Houston voters struck down a non-discrimination vote measure Tuesday, delivering a jolt to the lesbian, homosexual, bisexual and transgender rights movement that had campaigned heavily for passage.
Prop. 1, known as Houston’s Equal Rights Ordinance , would have barred discrimination on the basis of race, age, military status, disability and 11 other categories in a variety of areas.( Religion organizations and organizations would be exempt from the requirements .)
It was HERO’s protections on the basis of sexual orientation and gender identity, however, that attracted the most attention and made the ballot measure the center of the LGBT community’s endeavours such elections.
The Houston City Council narrowly approved the equal rights regulation last year, but after a petition drive by anti-gay activists, the Texas Supreme Court ordered the city in July to either repeal it or put it on the November ballot — devoting each side simply a few months to make their suit.
A long list of local and national figures publicly came out in support of Prop. 1, including President Barack Obama and Democratic presidential candidate Hillary Clinton. The measure also had the backing of companies like Apple and GE, as well as local business that wanted to avoid a backlash similar to what Indiana experienced when Gov. Mike Pence( R) signed an anti-gay “religious freedom” law earlier this year.
But these heavy hitters weren’t be permitted to get past the catchy, fear-mongering slogans and images used by their opponents.
Conservative activists — who were heavily outspent by LGBT advocates — dubbed Prop. 1 the “bathroom ordinance” and adopted the slogan “No men in women’s bathrooms, ” playing up were afraid that passageway could lead to male sex predators dressing up as women and entering women’s restrooms.
This factually dishonest message proved to be incredibly effective: Many Houston voters seemed to think the measure was solely about access to restrooms and are not aware of the broader nondiscrimination protections in the measure.
The most recent Tv place released by the anti-Prop. 1 coalition Campaign for Houston, for example, indicated a man entering a bathroom stall with a young girl.
“Any man at any time could enter a woman’s bathroom simply by claiming to be a woman that day, ” the narrator warned.
Lance Berkman, who used to play for the Houston Astros, cut an ad with the same message, saying he was concerned about the safety of his female family members if HERO passed.
“My wife and I have four daughters, ” he said in the place. “Proposition 1 would allow troubled men who claim to be women to enter women’s bathrooms, rains, and locker rooms. It’s better to prevent this hazard by closing women’s restrooms to men, rather than waiting for international crimes to happen.”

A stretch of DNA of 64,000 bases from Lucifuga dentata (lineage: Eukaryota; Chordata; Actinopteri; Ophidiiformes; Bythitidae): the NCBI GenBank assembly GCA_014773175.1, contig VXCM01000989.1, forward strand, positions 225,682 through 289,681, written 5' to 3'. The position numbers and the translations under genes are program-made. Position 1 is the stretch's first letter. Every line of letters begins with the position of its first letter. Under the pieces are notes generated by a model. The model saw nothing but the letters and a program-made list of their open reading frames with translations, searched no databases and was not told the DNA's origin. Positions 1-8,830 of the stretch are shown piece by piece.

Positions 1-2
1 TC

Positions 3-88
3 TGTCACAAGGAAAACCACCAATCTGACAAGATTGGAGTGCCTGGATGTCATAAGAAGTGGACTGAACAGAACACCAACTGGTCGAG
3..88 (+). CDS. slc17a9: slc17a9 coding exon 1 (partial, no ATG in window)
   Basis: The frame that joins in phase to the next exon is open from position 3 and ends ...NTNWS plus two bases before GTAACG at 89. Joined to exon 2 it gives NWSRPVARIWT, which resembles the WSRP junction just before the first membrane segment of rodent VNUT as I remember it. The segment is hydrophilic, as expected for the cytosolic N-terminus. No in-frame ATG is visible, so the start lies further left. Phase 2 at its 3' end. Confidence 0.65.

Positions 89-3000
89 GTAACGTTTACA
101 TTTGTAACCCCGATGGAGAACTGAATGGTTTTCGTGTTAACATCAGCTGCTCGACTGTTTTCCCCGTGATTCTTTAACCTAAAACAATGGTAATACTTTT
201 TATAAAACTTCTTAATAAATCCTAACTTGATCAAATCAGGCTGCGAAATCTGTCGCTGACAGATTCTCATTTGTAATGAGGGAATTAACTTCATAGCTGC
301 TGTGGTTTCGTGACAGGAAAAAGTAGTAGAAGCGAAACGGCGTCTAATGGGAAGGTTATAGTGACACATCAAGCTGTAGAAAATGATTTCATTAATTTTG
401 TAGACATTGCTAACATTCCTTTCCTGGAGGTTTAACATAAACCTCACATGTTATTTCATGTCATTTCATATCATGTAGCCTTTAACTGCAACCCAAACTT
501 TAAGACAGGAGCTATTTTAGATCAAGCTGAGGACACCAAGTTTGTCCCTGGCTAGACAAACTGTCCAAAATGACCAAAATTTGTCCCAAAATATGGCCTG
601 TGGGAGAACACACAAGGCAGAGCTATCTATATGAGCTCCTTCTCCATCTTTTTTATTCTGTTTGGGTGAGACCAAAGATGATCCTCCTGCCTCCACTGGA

Prop. 1 never specifically mentioned bathrooms. It did, however, encompass barring discrimination in public accommodations, which includes public restrooms.
Houston Unites, the pro-Prop. 1 coalition, responded to these sorts of claims by pointing out that “it is — and always is likely to be — illegal to enter a restroom to damage or harass other people.” Other Texas cities that have adopted LGBT protections have also said they haven’t watched an increase in sexual assault in women’s restrooms.
Those facts, however, never caught on.
The writing was on the wall even before the full tally came in Tuesday night. Early voting outcomes showed that 62.5 percent of voters backed repealing the ordinance, compared with 37.5 percentage supporting it.
“Our message worked, ” cheered Jared Woodfill, a spokesman for Campaign Houston, at a party Tuesday evening.
Advocacy groups like the Human Right Campaign and the American Civil Liberties Union of Texas contributed the most on HERO’s behalf, according to the Houston Chronicle, expending more than $ 619,000 and $562,000, respectively.
Major funders of their attempts to sink HERO were Houston real estate executive Allen Hartman, who donated more than $206,000, and GOP donor Steve Hotze, who contributed more than $146,000.
Matt McTighe, executive director of the pro-LGBT Freedom for All Americans, said there simply wasn’t enough time to educate the public on the issue.
“There is a way to talk about this, and there is a way to educate people. The unfortunate thing is that it’s very time-consuming, and it’s also very expensive, ” McTighe told The Huffington Post Tuesday night after the loss, calling from Houston.
McTighe, who was also active in the wedding equality movement , noted that wins in that area started happening only after years and years of loss.
“I feel very much that we’re at the same place as a movement where we were around 2009, when we had lost 32 hours in a row every time the word ‘marriage’ appeared on a vote for gay and lesbian people having the freedom to marry, ” McTighe said. “We eventually, as a movement, through those losses, learned how to do things differently. We learned how to change our tactics and shift our messaging.”
And receiving a silver lining in Tuesday’s loss, McTighe said what they learned through the HERO work was invaluable for moving forward.
“This is still an issue that hasn’t actually come up at the ballot box as much. So the work is really just beginning in terms of how to talk about this, how to message around it in the face of the attacks we are now seeing from our opponents, ” McTighe added. “This has been a huge learning experience that we’re going to get a lot out of.”
There is no federal law protecting LGBT people from discrimination, although a group of lawmakers introduced a bill in July that would provide comprehensive protections.
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